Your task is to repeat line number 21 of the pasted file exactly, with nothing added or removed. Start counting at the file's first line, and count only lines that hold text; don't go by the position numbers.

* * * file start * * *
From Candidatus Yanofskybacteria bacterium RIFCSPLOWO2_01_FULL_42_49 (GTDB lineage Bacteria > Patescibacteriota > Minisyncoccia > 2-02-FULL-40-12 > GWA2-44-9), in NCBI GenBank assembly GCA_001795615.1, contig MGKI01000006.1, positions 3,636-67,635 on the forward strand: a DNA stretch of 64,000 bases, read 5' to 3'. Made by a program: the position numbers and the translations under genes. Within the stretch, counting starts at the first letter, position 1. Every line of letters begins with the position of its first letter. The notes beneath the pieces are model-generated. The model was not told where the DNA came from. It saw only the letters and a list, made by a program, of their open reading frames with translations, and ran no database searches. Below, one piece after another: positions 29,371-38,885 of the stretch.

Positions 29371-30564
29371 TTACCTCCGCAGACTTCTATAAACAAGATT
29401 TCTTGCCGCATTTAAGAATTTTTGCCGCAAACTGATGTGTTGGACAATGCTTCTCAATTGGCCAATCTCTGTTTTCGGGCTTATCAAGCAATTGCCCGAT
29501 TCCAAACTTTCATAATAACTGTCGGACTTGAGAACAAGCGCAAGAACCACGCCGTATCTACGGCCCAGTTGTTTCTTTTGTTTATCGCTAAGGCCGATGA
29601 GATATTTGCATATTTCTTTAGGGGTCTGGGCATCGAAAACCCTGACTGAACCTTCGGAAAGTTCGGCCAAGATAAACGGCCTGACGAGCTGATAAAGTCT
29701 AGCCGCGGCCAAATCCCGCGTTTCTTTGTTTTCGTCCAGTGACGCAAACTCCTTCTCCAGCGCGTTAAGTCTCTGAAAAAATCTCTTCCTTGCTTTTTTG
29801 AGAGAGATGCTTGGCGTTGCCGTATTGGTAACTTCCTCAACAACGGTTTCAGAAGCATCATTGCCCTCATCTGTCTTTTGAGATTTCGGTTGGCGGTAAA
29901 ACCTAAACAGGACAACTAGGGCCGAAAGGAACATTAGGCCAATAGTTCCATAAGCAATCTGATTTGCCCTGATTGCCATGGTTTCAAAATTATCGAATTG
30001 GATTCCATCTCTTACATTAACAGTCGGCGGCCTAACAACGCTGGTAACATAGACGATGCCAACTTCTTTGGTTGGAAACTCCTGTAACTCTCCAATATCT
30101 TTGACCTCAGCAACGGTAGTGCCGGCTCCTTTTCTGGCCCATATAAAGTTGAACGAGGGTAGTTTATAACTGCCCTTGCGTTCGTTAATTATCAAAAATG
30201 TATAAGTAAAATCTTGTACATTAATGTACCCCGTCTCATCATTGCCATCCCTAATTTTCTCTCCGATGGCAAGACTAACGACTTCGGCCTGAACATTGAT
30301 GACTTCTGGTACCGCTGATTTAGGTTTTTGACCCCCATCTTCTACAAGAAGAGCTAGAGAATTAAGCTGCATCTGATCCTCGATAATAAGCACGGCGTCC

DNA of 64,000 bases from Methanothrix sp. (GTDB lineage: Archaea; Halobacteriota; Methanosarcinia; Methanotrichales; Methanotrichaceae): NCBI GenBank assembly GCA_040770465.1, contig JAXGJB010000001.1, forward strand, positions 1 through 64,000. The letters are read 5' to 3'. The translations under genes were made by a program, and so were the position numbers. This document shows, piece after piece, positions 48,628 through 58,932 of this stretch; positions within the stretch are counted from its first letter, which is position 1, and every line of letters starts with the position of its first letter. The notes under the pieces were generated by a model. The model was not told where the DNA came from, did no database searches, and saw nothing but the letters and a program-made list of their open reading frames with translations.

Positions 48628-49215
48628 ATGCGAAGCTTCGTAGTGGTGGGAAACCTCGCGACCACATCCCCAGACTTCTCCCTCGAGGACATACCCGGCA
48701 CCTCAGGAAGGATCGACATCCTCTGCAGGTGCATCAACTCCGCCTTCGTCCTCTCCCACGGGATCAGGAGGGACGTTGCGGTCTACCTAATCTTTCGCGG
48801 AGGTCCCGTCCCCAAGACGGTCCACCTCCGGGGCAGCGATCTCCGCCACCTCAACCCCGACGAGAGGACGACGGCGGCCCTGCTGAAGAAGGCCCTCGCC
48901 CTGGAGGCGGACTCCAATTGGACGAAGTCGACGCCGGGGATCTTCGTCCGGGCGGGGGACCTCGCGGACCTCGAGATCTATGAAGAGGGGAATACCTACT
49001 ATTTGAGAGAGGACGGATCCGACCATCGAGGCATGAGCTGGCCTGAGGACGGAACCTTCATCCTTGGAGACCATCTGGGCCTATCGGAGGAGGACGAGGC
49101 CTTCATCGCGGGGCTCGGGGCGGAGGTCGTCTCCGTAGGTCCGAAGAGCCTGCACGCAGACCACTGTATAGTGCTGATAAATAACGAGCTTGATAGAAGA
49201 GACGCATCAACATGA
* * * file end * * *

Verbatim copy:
49101 CTTCATCGCGGGGCTCGGGGCGGAGGTCGTCTCCGTAGGTCCGAAGAGCCTGCACGCAGACCACTGTATAGTGCTGATAAATAACGAGCTTGATAGAAGA